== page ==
23/10/14 - After a comprehensive review in October 2012, the OECD Working Group on Bribery asked France, through a series of concrete recommendations, to intensify its actions to fight the bribery of foreign public officials and undertake important reforms.
In October 2014, the Working Group welcomed several significant reforms, including: the establishment of a new National Financial Prosecutor; the end of individual instructions from the Minister of Justice to prosecutors; protection to all whistleblowers; the possibility for anti-corruption organisations to bring civil party claims; and, a substantial increase in criminal sanctions for the foreign bribery offence. Despite these efforts, the Working Group considers that France is insufficiently in compliance with the Anti-Bribery Convention not having implemented a significant number of the 33 recommendations made by the Working Group.
At the time of the adoption of these recommendations, French authorities committed, through a statement by their Minister of Justice, to adopt other measures, including decisive changes to their criminal policy. However, reforms which would have given public prosecutors the necessary statutory guarantees to exercise their functions without undue political influence which is required for the proper administration of justice, did not materialise. Furthermore, no reform in this respect is currently under consideration. Other anticipated amendments that are not envisaged include, reforms to ensure that the law on defence secrecy and the so-called « blocking statute » do not create an obstacle to investigations and prosecutions in foreign bribery cases. In addition, there are still no amendments to the statute of limitations and no criminalisation of trading in influence directed towards a foreign public official.
The Working Group has requested France to persist in prosecuting the offence of foreign bribery. While acknowledging that 24 new cases have been opened since October 2012, the Working Group remains concerned by the lack of proactivity of the authorities in cases which involve French companies in established facts or allegations of foreign bribery. To this day, no French company has yet been convicted for foreign bribery in France, whereas French companies have been convicted abroad for that offence, and the sanctions for convictions of natural persons have not been dissuasive.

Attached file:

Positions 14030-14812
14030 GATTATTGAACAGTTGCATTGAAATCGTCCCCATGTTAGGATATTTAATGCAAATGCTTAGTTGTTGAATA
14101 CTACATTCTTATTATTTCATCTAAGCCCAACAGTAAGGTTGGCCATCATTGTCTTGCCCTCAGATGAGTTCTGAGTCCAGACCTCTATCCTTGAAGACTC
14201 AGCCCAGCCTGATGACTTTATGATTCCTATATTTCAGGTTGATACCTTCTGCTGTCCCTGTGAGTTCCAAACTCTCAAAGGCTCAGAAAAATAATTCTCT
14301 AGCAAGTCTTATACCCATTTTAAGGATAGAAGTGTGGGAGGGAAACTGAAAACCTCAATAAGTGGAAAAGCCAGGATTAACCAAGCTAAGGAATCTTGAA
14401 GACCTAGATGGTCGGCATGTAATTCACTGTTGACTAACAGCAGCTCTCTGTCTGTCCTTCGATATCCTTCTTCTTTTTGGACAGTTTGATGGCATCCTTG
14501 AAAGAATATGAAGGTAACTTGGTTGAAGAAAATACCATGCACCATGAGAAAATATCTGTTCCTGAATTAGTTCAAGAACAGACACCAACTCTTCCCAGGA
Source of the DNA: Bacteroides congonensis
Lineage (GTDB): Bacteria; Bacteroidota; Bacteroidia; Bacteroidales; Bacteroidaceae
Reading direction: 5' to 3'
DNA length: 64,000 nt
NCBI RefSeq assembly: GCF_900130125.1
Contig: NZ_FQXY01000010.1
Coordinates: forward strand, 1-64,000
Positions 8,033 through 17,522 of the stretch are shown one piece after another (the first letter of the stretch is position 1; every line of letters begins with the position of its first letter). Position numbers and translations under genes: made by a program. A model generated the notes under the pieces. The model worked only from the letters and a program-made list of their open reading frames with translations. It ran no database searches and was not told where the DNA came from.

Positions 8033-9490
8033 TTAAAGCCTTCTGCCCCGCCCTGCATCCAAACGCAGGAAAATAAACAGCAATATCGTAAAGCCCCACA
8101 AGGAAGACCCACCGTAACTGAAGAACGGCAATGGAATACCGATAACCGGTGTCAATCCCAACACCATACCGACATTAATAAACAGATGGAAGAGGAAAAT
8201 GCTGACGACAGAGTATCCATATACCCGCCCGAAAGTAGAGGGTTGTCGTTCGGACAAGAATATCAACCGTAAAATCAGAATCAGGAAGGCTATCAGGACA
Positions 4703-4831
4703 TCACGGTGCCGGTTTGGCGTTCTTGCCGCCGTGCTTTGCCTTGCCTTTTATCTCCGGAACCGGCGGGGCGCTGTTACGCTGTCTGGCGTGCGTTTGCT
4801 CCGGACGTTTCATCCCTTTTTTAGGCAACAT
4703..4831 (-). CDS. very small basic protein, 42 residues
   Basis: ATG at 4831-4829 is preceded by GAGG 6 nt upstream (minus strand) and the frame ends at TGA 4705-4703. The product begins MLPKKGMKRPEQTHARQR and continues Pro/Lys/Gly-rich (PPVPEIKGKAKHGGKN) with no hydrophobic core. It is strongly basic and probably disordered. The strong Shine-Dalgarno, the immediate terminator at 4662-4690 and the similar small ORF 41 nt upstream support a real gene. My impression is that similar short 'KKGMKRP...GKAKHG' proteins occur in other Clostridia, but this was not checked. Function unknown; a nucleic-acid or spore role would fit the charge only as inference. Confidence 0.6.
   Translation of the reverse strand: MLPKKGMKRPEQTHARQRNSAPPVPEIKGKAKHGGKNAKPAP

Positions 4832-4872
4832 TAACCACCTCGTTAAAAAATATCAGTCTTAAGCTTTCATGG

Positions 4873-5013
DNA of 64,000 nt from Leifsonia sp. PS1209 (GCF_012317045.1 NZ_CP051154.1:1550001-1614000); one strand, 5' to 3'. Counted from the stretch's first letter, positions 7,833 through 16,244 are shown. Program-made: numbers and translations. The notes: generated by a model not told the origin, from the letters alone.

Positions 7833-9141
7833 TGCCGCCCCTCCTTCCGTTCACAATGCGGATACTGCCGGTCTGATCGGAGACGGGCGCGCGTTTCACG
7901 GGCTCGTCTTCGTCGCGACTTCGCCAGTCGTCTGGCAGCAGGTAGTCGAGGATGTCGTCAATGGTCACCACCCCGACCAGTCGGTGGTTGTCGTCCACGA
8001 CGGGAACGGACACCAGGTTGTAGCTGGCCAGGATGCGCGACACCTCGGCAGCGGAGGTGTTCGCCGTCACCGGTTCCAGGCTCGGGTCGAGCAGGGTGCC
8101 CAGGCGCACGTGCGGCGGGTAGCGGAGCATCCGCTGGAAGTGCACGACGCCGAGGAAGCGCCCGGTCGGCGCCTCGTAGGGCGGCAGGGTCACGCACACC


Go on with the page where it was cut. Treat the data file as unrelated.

While acknowledging the progress made, the Working Group expresses serious concerns for France’s limited efforts to comply with the OECD Convention on Combating Bribery of Foreign Public Officials in International Business Transactions, and strongly encourages France to pursue the reforms which were previously announced and remain necessary.
For further information, journalists are invited to contact Lynn Robertson, OECD Anti-Corruption Division Counsellor (Lynn.Robertson@oecd.org, + (33) 1 45 24 18 77) or the OECD Media Division (+ (33)1 45 24 81 18).
For more information on the implementation of the OECD Anti-Bribery Convention in France, please visit : www.oecd.org/daf/anti-bribery/france-oecdanti-briberyconvention.htm.